The festival also features the final films in this year’s Nordic film prize, and one of these was the Icelandic Sparrows a Danish and Croatian co-production, and Runar Runarsson’s second film after his debut Volcano. It focuses on Ari (Atli Oskar Fjalarsson), a teenaged counter-tenor (or boy soprano) who is shown in an angelic choir in the film’s opening sequence, but then is despatched off to his father (Ingvar E. Sigurdsson), a drunk living with his mother in the Western Fjords, as his mother takes off to Africa to supervise a research project with her new Danish husband. Ari is disoriented, and his childhood friend Lara (Rakel Bjork Bjornsdottir), who still has affection for him, but has taken up with a boyfriend with anger management issues. When his grandmother dies he is further disoriented, but at least gets the chance to sing at her funeral. He is given a summer holiday job cleaning up in a fish factory, and the main leisure activity for teenagers is alcohol and drugs. Apart from a hunting expedition with his father, involving shooting seals, which he can’t face any more, he has to make do with what’s on offer, which is sex with an older woman. But when Lara breaks up with her boyfriend, he is goaded into a ritual involving sex and ketomine, which goes badly wrong, and he ends up in a precarious situation. Sophia Olsson’s cinematography is notable for framing people behind the mountains and moss of the West Fjords, and the music by former Sigur Ros multi-instrumentalist Kjartan Sveinsson adds considerably to the landscape, as one would expect.
Drifters is the totally inappropriate title of a Swedish film, Peter Gronlund’s debut feature, about a female drug dealer, Minna (Malin Levanon) who inhabits the lower depths of Stockholm, a trailer park with her cat, joining forces with Katja (Lo Kauppi). The Swedish title, Tjuvheder, means ‘honour among thieves’ but this was apparently unacceptable to some US academy of film titles, as it had been used in a number of previous US films, so the director had to settle for ‘Drifters’, which has already been used for a 2011 Italian film. It seems that European films often get lumbered with leftover titles. Both the director and lead actress took part in a Q&A after the film. Using mostly non-professional actors, some of them pretty grisly, the film has a verisimilitude about it which culminates when Minna sacrifices herself so that Katja can get her son back after both have been arrrested. The film ends with the trailer park being demolished. Another Swedish film on display was The Yard by Mans Mansson, adapted from a prize-winning 2009 novel by Kristian Lundberg. The protagonist, a middle-aged poet (theatre actor Anders Mossling in his first screen role), is forced to take a manual job in a car factory among mostly immigrants in orange jumpsuits in Malmo, after he uses his position as a leading literary critic to trash his own book. All the workers are referred to by numbers, and he becomes known as 1181, but he soon loses his job as the Kafkaesque management target him as difficult because he stands up for his fellow workers. One image stands out in particular: an orange jumpsuited man dwarfed in a sea of gleaming white cars. The music is a combination of very loud Wagner and ‘Forever and Ever’ by Demis Roussos, and it’s very droll.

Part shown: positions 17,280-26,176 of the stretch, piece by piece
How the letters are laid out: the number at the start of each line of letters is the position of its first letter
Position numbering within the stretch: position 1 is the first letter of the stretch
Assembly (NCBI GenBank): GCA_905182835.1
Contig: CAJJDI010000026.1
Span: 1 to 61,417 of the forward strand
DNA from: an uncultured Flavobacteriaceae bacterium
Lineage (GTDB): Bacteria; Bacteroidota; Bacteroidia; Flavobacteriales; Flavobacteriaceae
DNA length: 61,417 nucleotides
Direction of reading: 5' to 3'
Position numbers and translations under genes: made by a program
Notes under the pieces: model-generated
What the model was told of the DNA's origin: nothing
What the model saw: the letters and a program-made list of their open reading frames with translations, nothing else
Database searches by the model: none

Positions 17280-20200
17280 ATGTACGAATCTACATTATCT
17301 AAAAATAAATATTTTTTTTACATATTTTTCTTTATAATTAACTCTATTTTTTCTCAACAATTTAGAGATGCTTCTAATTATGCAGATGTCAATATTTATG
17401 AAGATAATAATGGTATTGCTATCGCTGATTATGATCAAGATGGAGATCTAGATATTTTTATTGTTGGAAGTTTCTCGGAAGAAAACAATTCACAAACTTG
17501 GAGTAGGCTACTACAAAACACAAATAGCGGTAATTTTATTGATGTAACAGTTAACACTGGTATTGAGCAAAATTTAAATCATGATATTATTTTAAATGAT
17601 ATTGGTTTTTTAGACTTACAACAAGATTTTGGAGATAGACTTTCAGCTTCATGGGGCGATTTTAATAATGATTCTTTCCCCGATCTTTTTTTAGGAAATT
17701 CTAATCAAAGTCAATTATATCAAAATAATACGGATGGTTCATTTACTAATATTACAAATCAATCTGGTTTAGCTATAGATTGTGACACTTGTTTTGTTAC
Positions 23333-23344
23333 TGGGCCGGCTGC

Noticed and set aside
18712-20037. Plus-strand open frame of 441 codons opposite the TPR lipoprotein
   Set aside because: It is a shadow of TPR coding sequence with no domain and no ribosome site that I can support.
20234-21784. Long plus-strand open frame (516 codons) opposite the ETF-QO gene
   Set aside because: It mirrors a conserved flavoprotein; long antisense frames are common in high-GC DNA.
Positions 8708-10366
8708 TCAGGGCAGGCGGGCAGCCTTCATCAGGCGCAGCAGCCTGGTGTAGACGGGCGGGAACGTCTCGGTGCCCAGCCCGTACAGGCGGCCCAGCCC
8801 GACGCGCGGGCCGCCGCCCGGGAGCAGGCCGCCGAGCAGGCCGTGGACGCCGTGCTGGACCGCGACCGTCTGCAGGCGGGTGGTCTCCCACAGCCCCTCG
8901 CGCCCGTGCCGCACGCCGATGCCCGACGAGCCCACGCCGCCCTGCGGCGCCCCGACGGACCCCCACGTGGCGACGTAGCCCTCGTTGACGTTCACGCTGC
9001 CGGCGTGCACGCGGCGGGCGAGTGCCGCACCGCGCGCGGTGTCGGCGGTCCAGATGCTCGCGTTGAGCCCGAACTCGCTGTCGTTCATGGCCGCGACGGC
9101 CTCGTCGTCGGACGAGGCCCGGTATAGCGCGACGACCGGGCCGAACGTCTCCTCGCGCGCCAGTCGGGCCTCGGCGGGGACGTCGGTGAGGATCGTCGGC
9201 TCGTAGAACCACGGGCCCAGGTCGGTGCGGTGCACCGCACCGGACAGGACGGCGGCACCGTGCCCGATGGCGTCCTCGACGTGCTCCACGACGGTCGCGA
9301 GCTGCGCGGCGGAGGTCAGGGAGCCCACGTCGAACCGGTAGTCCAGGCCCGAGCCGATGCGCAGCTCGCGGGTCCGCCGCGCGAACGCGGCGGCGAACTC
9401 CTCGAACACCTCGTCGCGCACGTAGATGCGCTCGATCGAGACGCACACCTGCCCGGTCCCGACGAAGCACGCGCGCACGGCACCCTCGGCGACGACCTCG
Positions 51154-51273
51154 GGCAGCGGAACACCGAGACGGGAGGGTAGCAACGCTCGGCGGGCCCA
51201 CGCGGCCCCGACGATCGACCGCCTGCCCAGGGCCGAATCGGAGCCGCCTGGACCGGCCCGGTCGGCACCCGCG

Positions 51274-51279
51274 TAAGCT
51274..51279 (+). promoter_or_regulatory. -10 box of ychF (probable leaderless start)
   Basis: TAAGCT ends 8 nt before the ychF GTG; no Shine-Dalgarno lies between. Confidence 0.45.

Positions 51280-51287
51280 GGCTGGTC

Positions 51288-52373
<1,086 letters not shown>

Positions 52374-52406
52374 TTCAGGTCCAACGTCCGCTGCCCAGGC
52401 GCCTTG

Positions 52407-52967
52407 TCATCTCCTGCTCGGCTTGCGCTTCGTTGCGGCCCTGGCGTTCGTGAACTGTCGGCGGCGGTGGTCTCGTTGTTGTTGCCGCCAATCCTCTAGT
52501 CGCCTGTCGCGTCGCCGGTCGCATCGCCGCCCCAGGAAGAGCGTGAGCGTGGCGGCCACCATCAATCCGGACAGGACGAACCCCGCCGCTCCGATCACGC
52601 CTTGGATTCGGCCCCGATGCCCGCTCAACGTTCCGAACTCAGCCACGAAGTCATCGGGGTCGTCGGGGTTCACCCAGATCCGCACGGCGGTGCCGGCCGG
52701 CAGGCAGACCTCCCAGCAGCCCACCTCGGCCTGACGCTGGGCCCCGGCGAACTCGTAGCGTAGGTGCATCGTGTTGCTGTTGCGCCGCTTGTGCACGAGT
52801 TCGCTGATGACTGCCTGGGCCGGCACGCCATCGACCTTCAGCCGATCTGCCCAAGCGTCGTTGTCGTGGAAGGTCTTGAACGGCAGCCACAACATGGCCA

Mellow Mud is probably the first film I’ve ever seen from Latvia, although it’s a co-production with Iceland, who provided the cinematographer. Written and directed by first-timer Renars Vimba, it’s hardly an endearing title, but it was named best film by the youth jury in the Berlin Film Festival’s Generation 14plus section, and the central performance by 17-year-old Raya (first timer Elina Vaska) is compelling. The original title, according to Vimba, who did a Q&A afterwards, was ‘Es esmu seit’ (I Am Here), and he emphasised that he wanted to make a film about a person who stayed in Latvia rather than follow the trend of films about people who leave the country. Trapped with her younger brother, Robis (Andzejs Janis Lilientals) in a tiny house with their paternal grandmother, Raya’s only other option is an orphanage, so when the grandmother dies, they bury her body in the garden and tell no one, continuing to collect her social security payments. She also attempts without success to contact her mother in London, and eventually decides to take part in an English language competition in London to make contact with her. She first has to persuade her teacher, and eventually she becomes his lover, which sets her younger brother off on a rebellious streak. When she eventually meets her mother, it is a very brief encounter, and she discovers she is not wanted, as her mother has a new husband, baby and life. So she returns to Latvia. Arnar Thorisson, a documentary film maker in Iceland, contributes striking cinematography, and it’s an impressive first feature. It’s films like this and Girl Power which continue to make Love ad Anarchy a festival worth going to.